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Select Publications (8)

Equality Unfulfilled: How Title IX's Policy Design Undermines Change to College Sports (Book)

Cambridge University Press

James N. Druckman and Elizabeth A. Sharrow


The year 1972 is often hailed as an inflection point in the evolution of women's rights. Congress passed Title IX of the Education Amendments of 1972, a law that outlawed sex-based discrimination in education. Many Americans celebrate Title IX for having ushered in an era of expanded opportunity for women's athletics; yet fifty years after its passage, sex-based inequalities in college athletics remain the reality.

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Title IX’s interpretation has reshaped athletics in good and bad ways

The Washington Post

Elizabeth A. Sharrow


Elizabeth Sharrow writes about how Title IX has reshaped athletics in positive and negative ways in the 50 years since it was enacted. “Since 1972, women’s intercollegiate athletic participation has expanded roughly 12-fold, with the formation of thousands of teams for girls and women,” she says.

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Texas isn’t the only state denying essential medical care to trans youths. Here’s what’s going on.

The Washington Post

Elizabeth Sharrow and Isaac Sederbaum


Elizabeth Sharrow writes about how conservatives are increasingly imposing government control over sexuality and gender, citing the fact that more than a dozen state legislatures are considering legislation that would ban access to medical treatments for trans youths.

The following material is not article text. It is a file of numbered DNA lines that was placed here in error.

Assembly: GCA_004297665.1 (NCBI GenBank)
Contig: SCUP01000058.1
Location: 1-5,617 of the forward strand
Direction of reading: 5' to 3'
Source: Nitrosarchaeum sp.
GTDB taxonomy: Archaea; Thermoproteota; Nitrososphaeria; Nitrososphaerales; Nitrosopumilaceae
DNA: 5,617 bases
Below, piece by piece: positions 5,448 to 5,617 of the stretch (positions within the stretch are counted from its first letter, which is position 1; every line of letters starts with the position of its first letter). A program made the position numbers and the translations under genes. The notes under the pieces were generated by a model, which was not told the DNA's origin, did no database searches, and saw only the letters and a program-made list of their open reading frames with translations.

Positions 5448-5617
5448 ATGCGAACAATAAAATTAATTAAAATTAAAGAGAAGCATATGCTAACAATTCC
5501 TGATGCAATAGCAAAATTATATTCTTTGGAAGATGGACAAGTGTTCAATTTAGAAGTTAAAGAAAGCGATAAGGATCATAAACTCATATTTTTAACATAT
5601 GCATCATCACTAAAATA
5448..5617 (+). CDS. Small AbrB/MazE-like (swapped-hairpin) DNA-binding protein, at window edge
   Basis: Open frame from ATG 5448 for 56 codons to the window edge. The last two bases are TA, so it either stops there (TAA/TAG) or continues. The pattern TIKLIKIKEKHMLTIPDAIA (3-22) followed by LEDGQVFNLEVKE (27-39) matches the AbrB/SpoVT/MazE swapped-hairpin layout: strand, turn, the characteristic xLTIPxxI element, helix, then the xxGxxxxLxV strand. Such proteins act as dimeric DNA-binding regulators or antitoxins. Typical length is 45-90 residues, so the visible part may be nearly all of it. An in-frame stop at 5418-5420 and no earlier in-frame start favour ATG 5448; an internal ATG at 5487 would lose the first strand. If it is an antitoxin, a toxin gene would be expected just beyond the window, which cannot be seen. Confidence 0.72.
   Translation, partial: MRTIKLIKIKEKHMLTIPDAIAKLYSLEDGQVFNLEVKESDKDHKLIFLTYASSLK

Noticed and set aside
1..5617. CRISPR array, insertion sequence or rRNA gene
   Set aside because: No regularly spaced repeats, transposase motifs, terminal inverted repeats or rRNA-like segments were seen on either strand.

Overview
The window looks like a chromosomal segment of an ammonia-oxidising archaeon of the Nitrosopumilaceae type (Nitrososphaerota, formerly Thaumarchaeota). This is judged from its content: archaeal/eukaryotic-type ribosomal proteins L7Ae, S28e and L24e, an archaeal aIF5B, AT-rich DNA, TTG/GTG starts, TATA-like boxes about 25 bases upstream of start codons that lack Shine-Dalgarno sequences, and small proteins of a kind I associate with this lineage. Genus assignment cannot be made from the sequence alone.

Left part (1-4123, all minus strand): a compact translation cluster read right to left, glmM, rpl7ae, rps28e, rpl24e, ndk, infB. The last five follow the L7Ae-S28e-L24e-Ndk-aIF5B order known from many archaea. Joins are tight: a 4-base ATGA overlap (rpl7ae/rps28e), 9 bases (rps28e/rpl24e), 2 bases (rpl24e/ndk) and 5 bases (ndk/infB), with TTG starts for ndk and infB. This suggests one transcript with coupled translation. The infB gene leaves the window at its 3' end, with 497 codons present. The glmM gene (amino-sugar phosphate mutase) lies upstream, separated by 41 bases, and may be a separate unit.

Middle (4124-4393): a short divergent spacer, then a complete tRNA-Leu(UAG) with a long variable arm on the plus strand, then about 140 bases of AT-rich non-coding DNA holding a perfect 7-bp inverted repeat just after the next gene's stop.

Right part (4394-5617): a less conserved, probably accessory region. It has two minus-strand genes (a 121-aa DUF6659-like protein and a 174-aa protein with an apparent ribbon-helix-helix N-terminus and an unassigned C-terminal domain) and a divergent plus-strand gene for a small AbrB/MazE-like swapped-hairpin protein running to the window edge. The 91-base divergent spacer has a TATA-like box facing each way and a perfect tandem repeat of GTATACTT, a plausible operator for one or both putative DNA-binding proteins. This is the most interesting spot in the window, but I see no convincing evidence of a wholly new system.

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States are still trying to ban trans youths from sports. Here’s what you need to know.

The Washington Post

Elizabeth Sharrow, Jaime Schultz, Lindsay Parks Pieper, Anna Baeth and Anne Lieberman


Elizabeth Sharrow examines efforts by state governments across the country to ban transgender youths from participating in scholastic sports with cisgender athletes.

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How high school sports became the latest battleground over transgender rights

The Conversation

Elizabeth A. Sharrow


Elizabeth Sharrow writes about the challenges facing high school transgender athletes and how high school sports have become the latest battleground over transgender rights.

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Virginia Democrats’ political problems show us why intersectionality is so important

The Washington Post

Nadia E. Brown, Melissa R. Michelson, Libby Sharrow and Dara Strolovitch


"Characterizations of the problems facing Virginia Democrats as forcing them to choose between supporting women and supporting African Americans promote a misleading narrative about the politics of race and gender. This narrative misunderstands feminist and anti-racist politics and denies the humanity of black women...."

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Here’s how female candidates can sway fathers’ votes — if their first child is a daughter

The Washington Post

Elizabeth A. Sharrow, Jill Greenlee, Jesse H. Rhodes and Tatishe M. Nteta


"In the 2018 midterm election campaign, many female gubernatorial candidates have argued that their campaigns would be good for young women and girls in their states. In Idaho, for example, where Paulette Jordan and Kristin Collum are running for governor and lieutenant governor respectively, Collum declared, “Whether or not I win . . . I’ve given [young women] a role model. They can do this, too, and they should not let anything stop them."

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What would change public opinion on whether the Redskins’ name is offensive?

The Washington Post

Elizabeth A. Sharrow, Tatishe M. Nteta and Melinda R. Tarsi


Three weeks ago, the Supreme Court decided unanimously in Matal v. Tam to protect Americans’ ability to trademark names that may be considered offensive. In response, Daniel Snyder, longtime owner of the Washington Redskins football team, declared, “I am THRILLED. Hail to the Redskins!” Not everyone was equally thrilled.